When I first moved to Tucson more than 35 years ago, a festival like this to celebrate mesquite would have gone over like the proverbial fava bean in church. In the old days—aquel tiempo—it was more likely for my neighborhood to host a boat race in a dry wash, like the one we called the little Rillito River Regatta. Or we’d gather publicly only for the annual cholla cactus joint toss, where we’d pass around a few cactus joints for good measure as well. Simply put, in those days, mesquites got no respect from either the rural or the urban sectors of borderlands society. At best, they were considered firewood.

Nothing like having your entire image and societal value based on being dead: deadwood.

Back then, mesquite trees were blatantly abused. I could feel their pain, but hardly knew what to do. There were hardly any plants rights activists back then.

I can still remember how they were disparaged and vilified.

I recall that a rancher from Northwest Texas, W.T. Waggoner, once indicted mesquite trees with this curse: “It’s the devil with roots, it scabs my cows, spooks my horses, and gives little shade.”

Ah, yes, it was as if a mesquite was Lucifer made manifest in the Legume Family. “The Devil in a Woodpile,” as an old song goes.

I am suddenly reminded of mesquite’s days of suffering low esteem by an elderly woman who has come up to our Taco Diplomacy Food Wagon to check it out. She is in festive regalia, with faintly bluish hair and Western-style cowgirl attire. I am perched there in the wagon, hawking 1-pound bags of sweet flour ground from the sun-dried pods of honey mesquite. The wagon itself is made of thick planks cut from velvet mesquite trunks salvaged from trees in a desert area bulldozed for highway widening just north of Tucson.

I watch as the elderly lady touches the richly colored boards, lightly sweeping her thin, bony fingers around the swirls of a blond knot in the midst of dark red and brown rings revealed by cutting the tree trunk into boards. She picks up a bag of mesquite pod flour.

She slowly reads on the label that its pods were harvested by Seri Indian hunter-gatherers who live half a day’s drive south into Mexico.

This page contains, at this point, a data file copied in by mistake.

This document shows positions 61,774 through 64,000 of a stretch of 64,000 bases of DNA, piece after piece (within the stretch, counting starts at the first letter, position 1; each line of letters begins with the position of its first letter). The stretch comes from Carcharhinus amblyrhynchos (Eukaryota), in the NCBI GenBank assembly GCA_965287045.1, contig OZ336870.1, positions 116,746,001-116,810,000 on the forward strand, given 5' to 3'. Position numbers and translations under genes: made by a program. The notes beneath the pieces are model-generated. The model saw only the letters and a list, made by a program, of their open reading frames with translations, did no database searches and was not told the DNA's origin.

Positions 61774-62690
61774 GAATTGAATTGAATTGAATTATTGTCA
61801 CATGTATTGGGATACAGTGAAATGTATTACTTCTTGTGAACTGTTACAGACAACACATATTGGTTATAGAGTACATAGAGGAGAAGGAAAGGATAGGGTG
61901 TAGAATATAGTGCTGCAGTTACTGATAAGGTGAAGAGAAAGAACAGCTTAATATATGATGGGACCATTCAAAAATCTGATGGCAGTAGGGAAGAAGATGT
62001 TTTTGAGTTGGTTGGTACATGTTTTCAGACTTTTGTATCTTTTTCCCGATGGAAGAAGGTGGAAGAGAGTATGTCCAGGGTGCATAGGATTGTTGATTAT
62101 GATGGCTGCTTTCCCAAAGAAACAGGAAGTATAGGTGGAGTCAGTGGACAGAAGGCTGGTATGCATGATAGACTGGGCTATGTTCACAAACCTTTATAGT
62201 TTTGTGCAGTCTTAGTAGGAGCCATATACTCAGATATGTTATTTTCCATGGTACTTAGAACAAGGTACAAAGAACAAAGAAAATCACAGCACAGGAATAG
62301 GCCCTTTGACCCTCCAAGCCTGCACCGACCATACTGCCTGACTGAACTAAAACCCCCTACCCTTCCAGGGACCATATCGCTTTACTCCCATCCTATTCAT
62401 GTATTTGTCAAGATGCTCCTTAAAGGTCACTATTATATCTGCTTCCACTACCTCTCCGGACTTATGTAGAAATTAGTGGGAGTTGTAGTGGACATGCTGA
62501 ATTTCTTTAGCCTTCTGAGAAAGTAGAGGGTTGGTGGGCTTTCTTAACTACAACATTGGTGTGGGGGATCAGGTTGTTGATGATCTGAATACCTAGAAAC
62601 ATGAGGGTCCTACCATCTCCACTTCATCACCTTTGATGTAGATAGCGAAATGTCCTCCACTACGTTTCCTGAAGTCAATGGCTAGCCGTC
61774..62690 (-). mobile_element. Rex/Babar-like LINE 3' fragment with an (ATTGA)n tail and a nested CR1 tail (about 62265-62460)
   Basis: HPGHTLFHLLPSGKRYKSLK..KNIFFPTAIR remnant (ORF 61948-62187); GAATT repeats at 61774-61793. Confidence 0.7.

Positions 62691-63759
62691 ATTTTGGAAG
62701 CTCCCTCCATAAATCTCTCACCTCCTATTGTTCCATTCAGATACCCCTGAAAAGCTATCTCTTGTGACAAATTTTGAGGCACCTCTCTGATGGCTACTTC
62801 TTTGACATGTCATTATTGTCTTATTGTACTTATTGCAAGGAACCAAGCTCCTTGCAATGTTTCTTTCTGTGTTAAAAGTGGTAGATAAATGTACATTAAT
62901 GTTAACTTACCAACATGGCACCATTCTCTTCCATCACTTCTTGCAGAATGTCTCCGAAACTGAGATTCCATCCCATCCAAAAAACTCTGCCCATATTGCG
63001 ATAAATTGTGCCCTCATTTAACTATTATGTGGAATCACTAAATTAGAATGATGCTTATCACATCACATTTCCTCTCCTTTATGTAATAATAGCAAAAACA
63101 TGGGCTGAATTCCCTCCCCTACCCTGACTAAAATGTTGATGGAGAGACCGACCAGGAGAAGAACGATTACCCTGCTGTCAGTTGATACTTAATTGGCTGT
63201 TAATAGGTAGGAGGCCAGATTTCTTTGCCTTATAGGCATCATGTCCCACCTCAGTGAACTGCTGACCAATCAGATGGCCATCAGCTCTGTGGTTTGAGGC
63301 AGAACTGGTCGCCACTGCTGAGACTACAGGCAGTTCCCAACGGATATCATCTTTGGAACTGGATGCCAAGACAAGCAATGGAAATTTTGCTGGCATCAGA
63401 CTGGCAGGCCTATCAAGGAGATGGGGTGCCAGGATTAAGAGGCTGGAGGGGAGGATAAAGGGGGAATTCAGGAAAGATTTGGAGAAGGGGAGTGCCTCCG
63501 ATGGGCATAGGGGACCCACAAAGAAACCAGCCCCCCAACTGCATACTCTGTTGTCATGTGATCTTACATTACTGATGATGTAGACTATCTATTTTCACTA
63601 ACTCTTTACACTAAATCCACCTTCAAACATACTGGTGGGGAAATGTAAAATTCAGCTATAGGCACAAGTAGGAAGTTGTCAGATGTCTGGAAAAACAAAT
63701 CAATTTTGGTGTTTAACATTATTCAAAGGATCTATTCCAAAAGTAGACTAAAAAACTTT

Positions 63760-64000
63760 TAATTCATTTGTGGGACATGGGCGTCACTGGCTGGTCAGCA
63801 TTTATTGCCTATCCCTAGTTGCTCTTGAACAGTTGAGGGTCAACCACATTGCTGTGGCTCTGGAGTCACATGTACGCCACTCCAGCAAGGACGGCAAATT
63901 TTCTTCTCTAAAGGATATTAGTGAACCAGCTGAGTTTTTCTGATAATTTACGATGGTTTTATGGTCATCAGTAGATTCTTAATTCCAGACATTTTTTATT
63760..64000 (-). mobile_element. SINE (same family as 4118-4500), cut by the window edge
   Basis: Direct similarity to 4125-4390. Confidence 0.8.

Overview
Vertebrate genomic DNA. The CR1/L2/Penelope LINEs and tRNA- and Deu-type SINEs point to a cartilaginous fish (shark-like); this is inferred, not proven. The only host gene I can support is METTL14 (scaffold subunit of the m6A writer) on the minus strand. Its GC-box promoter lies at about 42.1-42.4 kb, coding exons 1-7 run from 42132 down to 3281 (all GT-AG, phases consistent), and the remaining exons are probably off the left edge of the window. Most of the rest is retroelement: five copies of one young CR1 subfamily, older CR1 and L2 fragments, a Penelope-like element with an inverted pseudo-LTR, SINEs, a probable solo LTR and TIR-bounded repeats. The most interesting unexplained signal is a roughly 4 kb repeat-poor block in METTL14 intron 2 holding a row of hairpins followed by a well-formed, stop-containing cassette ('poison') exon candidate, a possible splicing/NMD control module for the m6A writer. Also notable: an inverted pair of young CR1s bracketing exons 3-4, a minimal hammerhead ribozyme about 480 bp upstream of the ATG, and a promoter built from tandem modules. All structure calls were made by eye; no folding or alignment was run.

She sets the bag back down on the counter and pauses thoughtfully.

She then tips the brim of her straw cowgirl hat up so that I can see her pale blue eyes peeking out from wrinkled, suntanned cheeks. They are laughing, dancing eyes. This elder is clearly bemused.

“Well, I’ll be. I’ll be damned. I’ll be damaged. Eating mesquite. Imagine that. I can tell you one thing for sure. When I was growin’ up, they didn’t pick nor eat the beans off any mesquite tree. They poisoned them trees. They dragged them down with chains running between two bulldozers, driving in tandem across the range. They grubbed those suckers out of the ground until their roots was upright, danglin’ in the dry air.

“Where I grew up near Big Springs, Texas, no one could even imagine a bunch of people fawnin’ over a mesquite tree, let alone eatin’ its beans. If anything, them was for hungry heifers and their dogies during those drought years, that’s about all they was considered good for. My, how times change.”

They do, indeed, change. Sometimes, for the good.

My CowHippy compadre—southern Arizona rancher Dennis Moroney—agrees with us that the views of mesquite in the stockmen’s community have indeed shifted:

“There used to be only one question about mesquite being asked in the West: What means should we use to destroy this plant? Fire? Mechanical control? Chemical control? But today there is really no reason to ignore the many benefits of mesquite any longer. It offers fertility, fuel, and food. Forage, shade, and windbreaks. Flood control and sometimes even flood mitigation. And some of the finest honey, flooring, and furniture in the world. … It seems like it’s time we made our peace with mesquite.”

It was true enough. Even when I began to apprentice myself to mesquites at the age of 23, I too knew that mesquite was not the blessed sight for most Arizonans that it was for me. And yet I knew a few innovative minds who could already see mesquite in a different light.

Still, I could hardly work up the courage to tell some of my neighbors that I made my (meager) living wandering barefoot across the desert floor at dawn, tallying up the number of ripe mesquite pods per tree. If I had argued with them that the mesquite forests deserved some modicum of protection, they would have hoisted me up in a Hangin’ Tree.

In other words, I had good reason to be a clandestine bean counter … or pod counter, actually. I had not yet come out of the mesquite wood-paneled closet. But I already knew I was going against the grain.

No doubt my neighbors believed that both this tree and I had fallen from grace. They likely feared we had gone over to the Dark Side of the Desert Forest.

Needless to say, even today people are not of one mind about mesquite in the Southwest. We have been historically infected by some sort of leguminous schizophrenia. It’s even spread into patches of Mexico and other parts of the world where Prosopis grows, from Honolulu to Ouagadougou.

Mesquite has come to divide the tree huggers from the graziers from the hatchet men. But it’s not like separating the seed from the chaff, or pitting good against evil in some primordial passion play. Each of these groups has its virtues and its varmints, its assets and its asses.